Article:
According to Keane, however, the shortage and high price of agave are actually helping to drive growth at the premium end of the segment.

“Those stories have been going around for many, many years, and it has inhibited growth outside of the US and Mexico, but one of the drivers of demand is scarcity,” he says. “Yes, there is a shortage of agave but there have also been shortages of Scotch, Cognac, Champagne and Bourbon in years gone by. All the categories that have become premium have been driven, to some extent, by scarcity. If you let that play forward – as the cost of raw materials increases – it favours the ultra-premium space.

“I wouldn't want to be running a large, mainstream, competitively priced brand. At the higher end, there is more margin to play with, and the scarcity is driving the premiumisation we are seeing.”

Dolan agrees, adding supply is most constrained for early age agave (typically three years old) because of the number of producers looking to use it in their Tequilas. This unripe agave, Dolan claims, requires additives such as caramel or glycerin to be added to it to compensate for the lack of sugar in the liquid extracted from the plant.

“We know there are a lot of other people out there using agave that is three years old,” The Mijenta Tequila founder says. “I think you have to almost sub-segment the market into the demand for three-year-old [agave] – which is enormous but inexpensive, and a market onto itself – and the other market of five-year old-plus agave, which is smaller. It’s a different business model.”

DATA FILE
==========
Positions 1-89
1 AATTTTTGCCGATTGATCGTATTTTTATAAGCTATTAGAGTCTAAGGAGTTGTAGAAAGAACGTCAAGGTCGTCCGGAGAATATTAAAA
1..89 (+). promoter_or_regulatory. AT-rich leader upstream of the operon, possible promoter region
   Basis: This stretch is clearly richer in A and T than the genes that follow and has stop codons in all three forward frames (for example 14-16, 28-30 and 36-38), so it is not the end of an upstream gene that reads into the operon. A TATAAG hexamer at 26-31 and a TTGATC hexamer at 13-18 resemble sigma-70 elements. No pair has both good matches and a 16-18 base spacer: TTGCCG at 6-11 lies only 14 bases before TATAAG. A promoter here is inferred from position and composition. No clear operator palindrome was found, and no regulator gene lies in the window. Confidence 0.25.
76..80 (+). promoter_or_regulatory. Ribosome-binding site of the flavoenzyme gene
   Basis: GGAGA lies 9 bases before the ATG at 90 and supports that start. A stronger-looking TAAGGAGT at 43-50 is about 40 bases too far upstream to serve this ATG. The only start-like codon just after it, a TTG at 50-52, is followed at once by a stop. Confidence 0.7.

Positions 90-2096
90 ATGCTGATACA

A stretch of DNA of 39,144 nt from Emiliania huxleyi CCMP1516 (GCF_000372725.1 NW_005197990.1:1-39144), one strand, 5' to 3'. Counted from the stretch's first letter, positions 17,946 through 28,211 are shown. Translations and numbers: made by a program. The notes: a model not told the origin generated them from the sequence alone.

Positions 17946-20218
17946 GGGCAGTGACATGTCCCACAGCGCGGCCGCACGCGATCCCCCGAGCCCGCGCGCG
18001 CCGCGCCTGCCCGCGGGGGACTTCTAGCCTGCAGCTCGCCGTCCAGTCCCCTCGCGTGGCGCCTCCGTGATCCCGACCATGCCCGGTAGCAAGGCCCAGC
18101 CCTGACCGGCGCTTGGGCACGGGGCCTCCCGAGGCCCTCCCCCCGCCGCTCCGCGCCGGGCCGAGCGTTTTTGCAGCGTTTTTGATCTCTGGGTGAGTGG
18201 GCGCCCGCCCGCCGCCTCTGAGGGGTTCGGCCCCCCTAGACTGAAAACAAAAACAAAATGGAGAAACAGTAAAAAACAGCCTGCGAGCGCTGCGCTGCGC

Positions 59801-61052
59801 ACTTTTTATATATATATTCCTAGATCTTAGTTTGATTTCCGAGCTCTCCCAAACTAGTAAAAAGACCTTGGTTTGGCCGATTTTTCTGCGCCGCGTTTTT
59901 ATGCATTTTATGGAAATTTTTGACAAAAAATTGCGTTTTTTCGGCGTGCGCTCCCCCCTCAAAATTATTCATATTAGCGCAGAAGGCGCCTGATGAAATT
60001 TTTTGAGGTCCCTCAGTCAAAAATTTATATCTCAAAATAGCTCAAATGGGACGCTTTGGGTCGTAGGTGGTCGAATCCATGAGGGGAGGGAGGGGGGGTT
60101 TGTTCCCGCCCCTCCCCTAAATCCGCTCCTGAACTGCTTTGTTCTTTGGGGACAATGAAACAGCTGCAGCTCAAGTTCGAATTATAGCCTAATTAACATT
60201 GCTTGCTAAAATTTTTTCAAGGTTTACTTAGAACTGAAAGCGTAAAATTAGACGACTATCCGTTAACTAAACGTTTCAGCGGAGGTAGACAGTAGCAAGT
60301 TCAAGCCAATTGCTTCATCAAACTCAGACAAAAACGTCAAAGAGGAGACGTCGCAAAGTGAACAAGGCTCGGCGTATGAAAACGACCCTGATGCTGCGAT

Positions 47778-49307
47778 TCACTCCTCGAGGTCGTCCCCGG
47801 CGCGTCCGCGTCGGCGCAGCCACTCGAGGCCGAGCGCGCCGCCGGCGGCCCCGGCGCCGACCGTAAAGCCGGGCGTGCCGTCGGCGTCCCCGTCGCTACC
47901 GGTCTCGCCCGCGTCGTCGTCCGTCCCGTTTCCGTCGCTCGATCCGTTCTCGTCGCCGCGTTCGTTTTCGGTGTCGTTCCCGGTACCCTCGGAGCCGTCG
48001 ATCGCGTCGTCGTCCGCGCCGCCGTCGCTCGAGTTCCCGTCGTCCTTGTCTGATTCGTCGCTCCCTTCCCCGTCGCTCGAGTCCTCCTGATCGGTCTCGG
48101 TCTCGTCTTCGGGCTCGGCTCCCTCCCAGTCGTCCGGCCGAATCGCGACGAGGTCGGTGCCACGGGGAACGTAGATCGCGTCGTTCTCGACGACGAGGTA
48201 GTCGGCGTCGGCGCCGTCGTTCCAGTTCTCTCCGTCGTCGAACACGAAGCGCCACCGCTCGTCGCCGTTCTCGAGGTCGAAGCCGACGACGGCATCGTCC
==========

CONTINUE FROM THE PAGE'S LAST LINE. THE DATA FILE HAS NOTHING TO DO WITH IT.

“If you look at the price of agave over 20-30 years you will see that it is cyclical – like crops. You have a run-up of demand and it outpaces supply but, because the demand is so robust, people will plant more and then the prices go down. The issue is the amount of time you have to wait until you can satiate that demand.

“Yes, the prices are high, but it has not reduced the supply to the point where we've had a problem sourcing the agave that we need for our Tequila.”

Could a reversal of spirits trends derail Tequila’s growth?

If high agave prices and supply shortages are not posing a significant threat to Tequila’s growth in the US, then it seems fair to ask: what will? Perhaps the only things likely to curtail the segment are a reversal of the tailwinds that so favoured it in the first place. If Americans were to lose their appetite for spirits, or start to trade down as the cost of living continues to climb, then this could hurt Tequila’s growth prospects, particularly at the premium end of the segment.

The latest data coming out of the National Alcohol Beverage Control Association (NABCA) suggest this is a reasonable possibility. In the three months to the end of June, volumes of spirits in the US fell by 1.6%, the worst quarterly figures for the category since early 2009. In a note to clients, analysts at AllianceBernstein said the figures meant “we may now be seeing the first concrete signs of volume declines and downtrading, as higher inflation begins to bite”.

Although Tequila bucked the trend of wider decline, posting a 6.2% volume rise in the latest three-month figures, the rate of increase has slowed significantly and is now far below the 20-30% year-on-year increases seen around a year ago.

Swonger, however, remains optimistic. “We are really excited about consumers gravitating to distilled spirits,” he says. “There are headwinds that the industry is grappling with – supply chain, inflation, and recessionary challenges – and we are not immune to that. But what is brilliant about the distilled spirits industry is even with those headwinds, these products remain an affordable luxury for consumers.”

The Mex Factor – why Tequila’s growth could blaze trail for others